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Behind the Beautiful Forevers: Reading Back to Front

The residents of Annawadi picking through garbage for recyclables.
I have just finished reading Katherine Boo’s Pulitzer Prize winning masterpiece of narrative immersion journalism, “Behind the Beautiful Forevers.” It took me much longer than I expected—more than a month—as the story is so unbearably vivid that I had to alternate reading the book with other things. The clack of the subway was the easiest venue for me to read, not really a venue, but a moving, incessant, underground dystopian universe.

Indeed, the only way I could finish reading the story was back to front. There, in the final pages, I learned the fate of the a troubling trial in a corrupt judicial system, and I found Katherine Boo’s voice in an acknowledgment and an author’s note. In the preceding chapters, she had chosen to use a third person omniscient narration—to eclipse her presence she writes on her website—and focus entirely on her subjects. I understood the intention, but also missed the knowledgeable reporter’s mediating presence. Over a period of four years, Boo had used three indigenous interpreters and their observations had clearly been folded into the narrative, all of it so raw, I felt undone.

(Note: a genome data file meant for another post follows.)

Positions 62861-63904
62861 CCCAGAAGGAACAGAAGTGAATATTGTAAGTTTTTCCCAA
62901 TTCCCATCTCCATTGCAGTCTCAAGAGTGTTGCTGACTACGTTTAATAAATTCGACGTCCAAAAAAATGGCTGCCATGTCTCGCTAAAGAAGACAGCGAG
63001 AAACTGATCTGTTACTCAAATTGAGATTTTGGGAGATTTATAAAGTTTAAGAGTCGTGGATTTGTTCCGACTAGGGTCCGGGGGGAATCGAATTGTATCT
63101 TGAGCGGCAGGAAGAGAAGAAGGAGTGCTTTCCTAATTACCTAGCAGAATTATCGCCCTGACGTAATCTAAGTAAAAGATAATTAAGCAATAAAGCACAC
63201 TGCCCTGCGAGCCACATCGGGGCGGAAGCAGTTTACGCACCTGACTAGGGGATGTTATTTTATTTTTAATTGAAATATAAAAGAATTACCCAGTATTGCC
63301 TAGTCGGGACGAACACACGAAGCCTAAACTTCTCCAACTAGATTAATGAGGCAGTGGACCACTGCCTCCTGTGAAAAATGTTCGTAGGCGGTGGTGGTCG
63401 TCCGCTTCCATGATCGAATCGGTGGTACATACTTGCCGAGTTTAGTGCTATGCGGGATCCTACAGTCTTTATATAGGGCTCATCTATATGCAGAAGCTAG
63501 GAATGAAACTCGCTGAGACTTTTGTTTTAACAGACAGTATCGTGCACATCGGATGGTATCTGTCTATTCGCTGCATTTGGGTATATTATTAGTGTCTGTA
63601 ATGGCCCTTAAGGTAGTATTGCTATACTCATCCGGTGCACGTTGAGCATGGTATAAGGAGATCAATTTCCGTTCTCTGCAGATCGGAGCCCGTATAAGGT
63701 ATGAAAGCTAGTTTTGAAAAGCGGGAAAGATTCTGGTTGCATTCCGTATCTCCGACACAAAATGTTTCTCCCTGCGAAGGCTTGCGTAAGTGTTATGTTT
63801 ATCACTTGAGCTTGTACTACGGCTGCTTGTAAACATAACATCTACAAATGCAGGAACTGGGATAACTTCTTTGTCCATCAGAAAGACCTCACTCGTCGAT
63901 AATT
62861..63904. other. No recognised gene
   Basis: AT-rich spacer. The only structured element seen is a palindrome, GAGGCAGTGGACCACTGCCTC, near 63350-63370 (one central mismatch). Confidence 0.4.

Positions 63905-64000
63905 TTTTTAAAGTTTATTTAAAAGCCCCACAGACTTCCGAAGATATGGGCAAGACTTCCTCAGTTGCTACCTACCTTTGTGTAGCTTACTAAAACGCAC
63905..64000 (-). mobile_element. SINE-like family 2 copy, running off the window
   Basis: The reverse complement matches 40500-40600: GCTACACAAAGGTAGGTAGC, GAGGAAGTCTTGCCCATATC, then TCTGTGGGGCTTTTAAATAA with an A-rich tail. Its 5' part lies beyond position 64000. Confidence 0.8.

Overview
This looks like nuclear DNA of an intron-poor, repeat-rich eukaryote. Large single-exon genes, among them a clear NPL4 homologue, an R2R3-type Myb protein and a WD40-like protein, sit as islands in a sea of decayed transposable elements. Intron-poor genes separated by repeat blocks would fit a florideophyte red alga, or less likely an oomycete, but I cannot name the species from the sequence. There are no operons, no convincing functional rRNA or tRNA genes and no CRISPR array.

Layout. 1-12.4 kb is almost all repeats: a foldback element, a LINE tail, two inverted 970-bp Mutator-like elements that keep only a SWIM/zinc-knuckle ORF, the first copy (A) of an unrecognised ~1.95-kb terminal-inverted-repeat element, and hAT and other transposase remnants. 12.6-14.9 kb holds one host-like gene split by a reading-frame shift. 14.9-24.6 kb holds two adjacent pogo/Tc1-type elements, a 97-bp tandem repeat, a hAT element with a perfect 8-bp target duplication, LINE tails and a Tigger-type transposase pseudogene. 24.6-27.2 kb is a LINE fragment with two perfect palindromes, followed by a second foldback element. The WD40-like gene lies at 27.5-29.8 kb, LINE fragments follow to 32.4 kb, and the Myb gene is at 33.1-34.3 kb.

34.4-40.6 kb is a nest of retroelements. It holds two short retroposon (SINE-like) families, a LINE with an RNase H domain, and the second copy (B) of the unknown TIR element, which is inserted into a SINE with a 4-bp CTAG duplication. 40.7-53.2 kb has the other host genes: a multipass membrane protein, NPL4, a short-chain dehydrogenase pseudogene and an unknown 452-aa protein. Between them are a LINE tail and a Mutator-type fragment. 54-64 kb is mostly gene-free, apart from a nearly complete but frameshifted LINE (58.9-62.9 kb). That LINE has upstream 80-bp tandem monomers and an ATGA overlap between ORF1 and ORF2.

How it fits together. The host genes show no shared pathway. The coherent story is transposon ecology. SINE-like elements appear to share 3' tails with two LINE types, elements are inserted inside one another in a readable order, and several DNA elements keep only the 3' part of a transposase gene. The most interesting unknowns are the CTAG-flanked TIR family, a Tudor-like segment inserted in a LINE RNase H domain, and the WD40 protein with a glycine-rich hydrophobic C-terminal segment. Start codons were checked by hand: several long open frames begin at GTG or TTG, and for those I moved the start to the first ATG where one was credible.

No tragedy or trauma is analagous and I do not mean here to compare in any way the travails of New York urban life--the beggars and homeless people on our subways, or the men and women scavenging for plastic water bottles in our garbage pails--with Mumbai. But reading the book underground, and then back to front so I wouldn’t worry so much about the children, afforded me a touchstone of awareness about what I am observing in my own enviornment. There is so much to report on wherever we reside—fugitive, precarious lives we cannot ignore.
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